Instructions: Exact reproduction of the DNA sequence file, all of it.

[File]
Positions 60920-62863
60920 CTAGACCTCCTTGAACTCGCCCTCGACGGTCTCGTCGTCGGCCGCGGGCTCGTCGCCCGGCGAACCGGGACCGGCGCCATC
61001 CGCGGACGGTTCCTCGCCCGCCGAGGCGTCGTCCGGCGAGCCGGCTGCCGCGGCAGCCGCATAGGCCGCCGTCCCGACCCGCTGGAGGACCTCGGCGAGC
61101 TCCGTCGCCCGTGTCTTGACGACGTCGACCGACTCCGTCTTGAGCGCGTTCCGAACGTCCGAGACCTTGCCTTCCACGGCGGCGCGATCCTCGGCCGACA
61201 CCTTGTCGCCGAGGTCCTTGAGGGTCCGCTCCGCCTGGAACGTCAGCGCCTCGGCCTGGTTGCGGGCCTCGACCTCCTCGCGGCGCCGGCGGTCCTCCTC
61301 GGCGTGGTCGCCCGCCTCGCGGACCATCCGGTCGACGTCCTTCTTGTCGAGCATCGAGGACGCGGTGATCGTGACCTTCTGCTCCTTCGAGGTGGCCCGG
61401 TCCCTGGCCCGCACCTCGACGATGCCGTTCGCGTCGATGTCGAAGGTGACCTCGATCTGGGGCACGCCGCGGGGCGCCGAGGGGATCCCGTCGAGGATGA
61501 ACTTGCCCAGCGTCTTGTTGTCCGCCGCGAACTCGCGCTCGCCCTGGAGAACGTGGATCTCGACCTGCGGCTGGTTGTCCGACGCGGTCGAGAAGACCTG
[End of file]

Positions 60920-62863
60920 CTAGACCTCCTTGAACTCGCCCTCGACGGTCTCGTCGTCGGCCGCGGGCTCGTCGCCCGGCGAACCGGGACCGGCGCCATC
61001 CGCGGACGGTTCCTCGCCCGCCGAGGCGTCGTCCGGCGAGCCGGCTGCCGCGGCAGCCGCATAGGCCGCCGTCCCGACCCGCTGGAGGACCTCGGCGAGC
61101 TCCGTCGCCCGTGTCTTGACGACGTCGACCGACTCCGTCTTGAGCGCGTTCCGAACGTCCGAGACCTTGCCTTCCACGGCGGCGCGATCCTCGGCCGACA
61201 CCTTGTCGCCGAGGTCCTTGAGGGTCCGCTCCGCCTGGAACGTCAGCGCCTCGGCCTGGTTGCGGGCCTCGACCTCCTCGCGGCGCCGGCGGTCCTCCTC
61301 GGCGTGGTCGCCCGCCTCGCGGACCATCCGGTCGACGTCCTTCTTGTCGAGCATCGAGGACGCGGTGATCGTGACCTTCTGCTCCTTCGAGGTGGCCCGG
61401 TCCCTGGCCCGCACCTCGACGATGCCGTTCGCGTCGATGTCGAAGGTGACCTCGATCTGGGGCACGCCGCGGGGCGCCGAGGGGATCCCGTCGAGGATGA
61501 ACTTGCCCAGCGTCTTGTTGTCCGCCGCGAACTCGCGCTCGCCCTGGAGAACGTGGATCTCGACCTGCGGCTGGTTGTCCGACGCGGTCGAGAAGACCTG